Matching Items (53)

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The Effect of Executive Control Depletion on Within-Task Transfer

Description

In everyday life, mental fatigue can be detrimental across many domains including driving, learning, and working. Given the importance of understanding and accounting for the deleterious effects of mental fatigue

In everyday life, mental fatigue can be detrimental across many domains including driving, learning, and working. Given the importance of understanding and accounting for the deleterious effects of mental fatigue on behavior, a growing body of literature has studied the role of executive control processes in mental fatigue. In a laboratory setup, participants complete a task that places demands on executive control processes and are later given a transfer task. Generally speaking, decrements to subsequent task performance are taken as evidence that the initial executive control task created mental fatigue through the continued engagement of executive control. Several hypotheses have been developed to account for negative transfer resulting from executive control depletion including cognitive resource depletion and task-switching. In the current study, we provide a brief literature review, specify current theoretical approaches to depletion, and provide a strong empirical test of theories for negative transfer from executive control depletion (i.e., does continued performance of an executive control task negatively transfer to that exact same task).

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  • 2014-12

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Exploring the Relation Between Motivational and Cognitive Systems: The Case of Individual Differences in Religiosity and Working Memory

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This study examined the relation between Religiosity (a motivational system) and Working Memory Capacity (a cognitive system) to determine how they interact to promote goal-directed behavior. Participants completed a religiosity

This study examined the relation between Religiosity (a motivational system) and Working Memory Capacity (a cognitive system) to determine how they interact to promote goal-directed behavior. Participants completed a religiosity questionnaire and engaged in a battery of tasks that were used to assess their Working Memory Capacity (WMC) and overall ability to maintain goal-directed behavior. The Stroop task was used to examine the participants' ability to maintain goals in the face of interference. It was predicted that religiosity and WMC would be inversely related and that when we controlled for religiosity, WMC would be the only significant predictor of Stroop performance. Furthermore, we hypothesized that religiosity and Stoop would be inversely related, whereas WMC and Stroop would be positively correlated with one another. Religiosity and Stroop performance were each divided into three different components. Religiosity was divided into: Intrinsic Motivation, Extrinsic Motivation, and CARMA. Stroop Performance was measured through Stroop Accuracy, the Stroop Effect, and Post-Error Slowing. The results of our study supported each of our hypotheses. These findings demonstrated that there is a cognitive process underlying motivational systems, such as religion, which affect an individual's ability to sustain goal-directed behavior.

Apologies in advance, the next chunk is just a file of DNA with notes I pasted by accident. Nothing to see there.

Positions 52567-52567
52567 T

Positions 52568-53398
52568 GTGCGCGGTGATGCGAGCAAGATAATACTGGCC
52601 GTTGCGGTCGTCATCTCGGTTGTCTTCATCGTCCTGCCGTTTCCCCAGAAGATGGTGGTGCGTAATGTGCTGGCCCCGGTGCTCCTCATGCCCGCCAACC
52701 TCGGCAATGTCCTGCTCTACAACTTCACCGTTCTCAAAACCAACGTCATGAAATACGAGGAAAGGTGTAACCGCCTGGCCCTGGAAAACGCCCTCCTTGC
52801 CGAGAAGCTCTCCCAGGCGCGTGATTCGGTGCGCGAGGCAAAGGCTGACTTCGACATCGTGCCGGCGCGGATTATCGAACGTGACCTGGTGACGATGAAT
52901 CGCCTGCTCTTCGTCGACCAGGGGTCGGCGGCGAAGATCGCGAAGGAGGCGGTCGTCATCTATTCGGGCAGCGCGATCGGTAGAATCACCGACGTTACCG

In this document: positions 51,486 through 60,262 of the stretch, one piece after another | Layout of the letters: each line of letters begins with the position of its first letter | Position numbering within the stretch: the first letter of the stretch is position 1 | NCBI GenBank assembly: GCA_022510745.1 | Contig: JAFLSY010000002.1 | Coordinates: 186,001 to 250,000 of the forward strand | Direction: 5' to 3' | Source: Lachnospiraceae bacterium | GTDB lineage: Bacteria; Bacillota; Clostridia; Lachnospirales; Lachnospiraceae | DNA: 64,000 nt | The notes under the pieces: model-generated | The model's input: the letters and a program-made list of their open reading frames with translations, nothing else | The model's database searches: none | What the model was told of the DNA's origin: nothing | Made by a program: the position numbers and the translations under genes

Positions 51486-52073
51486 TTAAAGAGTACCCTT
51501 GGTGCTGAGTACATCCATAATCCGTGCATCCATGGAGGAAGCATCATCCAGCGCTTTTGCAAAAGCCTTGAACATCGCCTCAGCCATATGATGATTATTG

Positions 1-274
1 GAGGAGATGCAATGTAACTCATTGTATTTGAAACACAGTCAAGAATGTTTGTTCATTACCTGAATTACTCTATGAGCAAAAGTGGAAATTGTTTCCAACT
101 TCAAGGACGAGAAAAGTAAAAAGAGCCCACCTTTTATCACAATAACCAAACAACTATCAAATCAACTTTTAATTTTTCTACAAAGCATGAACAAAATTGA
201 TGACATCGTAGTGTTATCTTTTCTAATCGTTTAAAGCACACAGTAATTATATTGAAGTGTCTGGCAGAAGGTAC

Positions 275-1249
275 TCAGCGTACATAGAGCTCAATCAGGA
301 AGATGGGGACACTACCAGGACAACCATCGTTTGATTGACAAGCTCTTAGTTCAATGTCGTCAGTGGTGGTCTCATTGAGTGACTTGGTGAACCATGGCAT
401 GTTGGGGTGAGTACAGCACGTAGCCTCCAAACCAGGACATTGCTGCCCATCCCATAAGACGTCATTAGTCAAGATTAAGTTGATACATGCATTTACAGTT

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Date Created
  • 2013-12

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Thinking Brains: An Introduction to Neuroscientific Thought

Description

An introduction to neuroscientific thought aimed at an audience that is not educated in biology. Meant to be readable and easily understood by anyone with a high school education. The

An introduction to neuroscientific thought aimed at an audience that is not educated in biology. Meant to be readable and easily understood by anyone with a high school education. The first section is completed in its entirety, with outlines for the proposed final sections to be completed over the next few years.

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  • 2014-05

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Does array training that highlights common vs. distinctive components facilitate the learning of concepts?

Description

Understanding categories and the way in which individuals classify and distinguish between these categories is vital to a number of cognitive functions. The present study introduced a new approach to

Understanding categories and the way in which individuals classify and distinguish between these categories is vital to a number of cognitive functions. The present study introduced a new approach to dimensional identification by using identifiable properties rather than of ill-defined patterns. Although replication of studies that utilize well-defined features is necessary, the results of the study could potentially indicate some interesting findings regarding learning.

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Date Created
  • 2013-05